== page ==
Benefits to neuromuscular blockers in early ARDS

Daily POEMs

Published: 2010-11-29 © 2010 John Wiley & Sons, Inc.

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Clinical question
Does the use of the neuromuscular blocker, cisatracurium, reduce mortality in patients with early acute respiratory distress?

Bottom line
Cisatracurium, a neuromuscular blocker, when used in patients with early and severe acute respiratory distress (ARDS), results in decreased mortality and more ventilator-free days without increasing the incidence of intensive care unit (ICU)-acquired paresis. This study was underpowered, so future larger studies are needed to confirm these findings. (LOE = 1b-)

Papazian L, Forel JM, Gacouin A, et al, for the ACURASYS Study Investigators. Neuromuscular blockers in early acute respiratory distress syndrome. N Eng J Med 2010;363(12):1107-1116.

Study design: Randomized controlled trial (double-blinded)

Funding source: Government

Allocation: Concealed

Setting: Inpatient (ICU only)

These investigators randomized 340 adult patients presenting to the ICU with severe ARDS of 48 hours or less to receive either cisatracurium besylate or placebo. Severe ARDS was defined by the following: ratio of the partial pressure of arterial oxygen to the fraction of inspired oygen (PaO2:FIO2) of less than 150, positive end-expiratory pressure of 5 cm or more of water, and a tidal volume of 6 mL to 8 mL per kilogram of body weight. After achieving sedation, patients in each group received either cisatracurium or placebo at an initial 3 mL intravenous infusion of 15 mg, followed by a continuous infusion at 37.5 mg per hour for 48 hours. The 2 groups were balanced at baseline, except for a lower PaO2:FIO2 ratio in the cisatracurium group. The mean age of patients was 58 years and the majority of the patients were in the medical ICU. Follow-up was complete and analysis was by intention to treat. Although no significant difference was detected in crude 90-day mortality between the 2 groups (31.6% in cisatracurium group vs 40.7% in placebo group; P = .08), the study was underpowered to detect such a difference because of a lower-than-expected mortality rate in the placebo group. After adjusting for disease severity, baseline PaO2:FIO2 ratios, and plateau pressures, however, the risk of the primary outcome of 90-day mortality was reduced in the cisatracurium group (hazard ratio = 0.68; 95% CI, 0.48-0.98; P = .04). In addition, patients in the cisatracurium group had less barotrauma and pneumothoraces, more ventilator-free days, and more days outside the ICU. There was no difference in ICU-acquired paresis between the 2 groups on day 28 or at the time of ICU discharge.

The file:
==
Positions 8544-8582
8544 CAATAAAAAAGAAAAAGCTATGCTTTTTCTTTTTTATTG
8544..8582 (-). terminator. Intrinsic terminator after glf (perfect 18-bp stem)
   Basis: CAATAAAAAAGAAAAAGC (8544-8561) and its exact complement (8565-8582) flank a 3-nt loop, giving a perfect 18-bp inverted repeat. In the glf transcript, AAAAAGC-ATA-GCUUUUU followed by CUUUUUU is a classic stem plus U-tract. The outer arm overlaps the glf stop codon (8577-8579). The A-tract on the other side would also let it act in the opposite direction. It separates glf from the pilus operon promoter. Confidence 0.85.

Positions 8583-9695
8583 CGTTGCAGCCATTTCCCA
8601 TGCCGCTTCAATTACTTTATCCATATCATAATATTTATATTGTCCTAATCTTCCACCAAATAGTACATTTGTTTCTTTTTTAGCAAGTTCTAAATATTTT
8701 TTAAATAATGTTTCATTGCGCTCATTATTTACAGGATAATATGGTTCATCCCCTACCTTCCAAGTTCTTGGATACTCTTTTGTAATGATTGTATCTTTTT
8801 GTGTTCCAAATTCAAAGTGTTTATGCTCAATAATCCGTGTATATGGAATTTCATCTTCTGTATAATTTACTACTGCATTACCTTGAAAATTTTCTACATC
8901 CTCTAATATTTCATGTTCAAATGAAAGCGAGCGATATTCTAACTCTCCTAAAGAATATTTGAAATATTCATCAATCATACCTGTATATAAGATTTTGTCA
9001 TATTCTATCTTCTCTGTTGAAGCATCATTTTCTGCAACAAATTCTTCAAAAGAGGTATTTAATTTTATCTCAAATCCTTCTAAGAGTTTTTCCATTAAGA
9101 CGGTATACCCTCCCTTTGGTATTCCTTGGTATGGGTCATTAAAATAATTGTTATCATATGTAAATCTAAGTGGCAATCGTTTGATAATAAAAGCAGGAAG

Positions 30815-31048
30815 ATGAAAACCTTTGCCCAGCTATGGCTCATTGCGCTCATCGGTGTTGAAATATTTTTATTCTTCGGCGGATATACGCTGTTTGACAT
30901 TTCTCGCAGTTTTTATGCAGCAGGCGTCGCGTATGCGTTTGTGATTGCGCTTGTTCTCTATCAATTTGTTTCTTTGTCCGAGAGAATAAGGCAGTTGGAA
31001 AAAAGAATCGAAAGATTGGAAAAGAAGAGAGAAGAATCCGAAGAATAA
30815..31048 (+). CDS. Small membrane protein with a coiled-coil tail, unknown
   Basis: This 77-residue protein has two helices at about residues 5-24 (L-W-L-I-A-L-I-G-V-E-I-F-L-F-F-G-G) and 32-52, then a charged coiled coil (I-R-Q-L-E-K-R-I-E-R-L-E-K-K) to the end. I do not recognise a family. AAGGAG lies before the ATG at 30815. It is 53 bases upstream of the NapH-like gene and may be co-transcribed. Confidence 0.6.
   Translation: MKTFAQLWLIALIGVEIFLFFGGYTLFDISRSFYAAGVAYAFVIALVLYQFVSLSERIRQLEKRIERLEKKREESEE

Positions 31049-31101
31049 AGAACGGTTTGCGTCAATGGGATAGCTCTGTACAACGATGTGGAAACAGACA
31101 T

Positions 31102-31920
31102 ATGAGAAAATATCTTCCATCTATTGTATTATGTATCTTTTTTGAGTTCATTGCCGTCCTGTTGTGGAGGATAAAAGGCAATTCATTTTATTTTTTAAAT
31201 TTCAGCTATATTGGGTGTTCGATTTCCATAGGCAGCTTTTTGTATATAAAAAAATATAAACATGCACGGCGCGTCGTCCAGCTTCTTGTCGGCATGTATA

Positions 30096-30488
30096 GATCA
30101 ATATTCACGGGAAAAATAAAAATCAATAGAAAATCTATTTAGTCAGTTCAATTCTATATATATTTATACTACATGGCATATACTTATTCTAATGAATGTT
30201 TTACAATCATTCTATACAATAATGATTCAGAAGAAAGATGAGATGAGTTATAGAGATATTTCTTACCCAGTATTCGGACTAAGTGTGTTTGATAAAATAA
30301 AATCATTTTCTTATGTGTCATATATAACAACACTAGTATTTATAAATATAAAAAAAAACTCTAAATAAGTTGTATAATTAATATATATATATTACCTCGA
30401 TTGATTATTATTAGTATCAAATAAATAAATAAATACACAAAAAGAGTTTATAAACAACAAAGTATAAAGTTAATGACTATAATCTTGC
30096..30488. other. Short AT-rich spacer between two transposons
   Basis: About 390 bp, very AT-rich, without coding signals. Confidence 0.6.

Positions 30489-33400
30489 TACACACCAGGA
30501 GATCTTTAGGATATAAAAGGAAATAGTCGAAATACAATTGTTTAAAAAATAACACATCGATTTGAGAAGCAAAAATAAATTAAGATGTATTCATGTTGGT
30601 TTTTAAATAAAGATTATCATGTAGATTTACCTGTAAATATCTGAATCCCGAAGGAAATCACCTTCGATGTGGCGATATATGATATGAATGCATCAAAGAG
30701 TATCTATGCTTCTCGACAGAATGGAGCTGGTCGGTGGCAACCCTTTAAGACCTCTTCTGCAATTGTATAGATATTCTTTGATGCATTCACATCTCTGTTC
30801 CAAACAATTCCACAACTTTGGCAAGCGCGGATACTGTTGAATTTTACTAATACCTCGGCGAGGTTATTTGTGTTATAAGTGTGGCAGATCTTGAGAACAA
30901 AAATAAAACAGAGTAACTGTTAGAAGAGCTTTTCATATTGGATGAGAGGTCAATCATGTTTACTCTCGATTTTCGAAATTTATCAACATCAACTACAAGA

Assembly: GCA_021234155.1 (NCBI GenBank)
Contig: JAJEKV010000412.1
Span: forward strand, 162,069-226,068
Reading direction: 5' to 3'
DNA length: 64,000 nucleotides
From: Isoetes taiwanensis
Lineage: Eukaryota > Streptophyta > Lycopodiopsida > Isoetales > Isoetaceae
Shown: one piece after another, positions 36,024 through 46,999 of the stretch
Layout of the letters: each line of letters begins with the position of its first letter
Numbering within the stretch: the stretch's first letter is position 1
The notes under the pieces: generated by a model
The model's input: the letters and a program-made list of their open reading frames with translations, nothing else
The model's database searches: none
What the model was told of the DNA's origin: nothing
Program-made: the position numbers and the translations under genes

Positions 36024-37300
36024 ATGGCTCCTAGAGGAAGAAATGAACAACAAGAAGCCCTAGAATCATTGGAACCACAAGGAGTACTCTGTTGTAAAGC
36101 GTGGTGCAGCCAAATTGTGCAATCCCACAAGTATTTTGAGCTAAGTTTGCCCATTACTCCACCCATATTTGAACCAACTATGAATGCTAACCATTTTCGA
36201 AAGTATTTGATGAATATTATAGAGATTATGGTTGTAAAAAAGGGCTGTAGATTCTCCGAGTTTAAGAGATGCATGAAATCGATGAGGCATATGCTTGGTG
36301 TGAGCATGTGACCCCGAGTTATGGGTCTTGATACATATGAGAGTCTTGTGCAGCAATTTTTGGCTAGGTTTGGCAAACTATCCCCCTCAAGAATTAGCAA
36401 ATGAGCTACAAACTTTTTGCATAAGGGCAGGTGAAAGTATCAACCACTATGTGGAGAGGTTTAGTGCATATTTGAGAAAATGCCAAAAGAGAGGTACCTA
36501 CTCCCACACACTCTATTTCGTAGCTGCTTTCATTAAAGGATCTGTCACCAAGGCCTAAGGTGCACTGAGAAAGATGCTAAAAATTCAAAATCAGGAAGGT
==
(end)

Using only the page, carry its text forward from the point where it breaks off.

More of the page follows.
Nita Shrikant Kulkarni, MD
Assistant Professor in Hospital Medicine
Northwestern University
Chicago, IL

Copyright © 2010 John Wiley & Sons, Inc.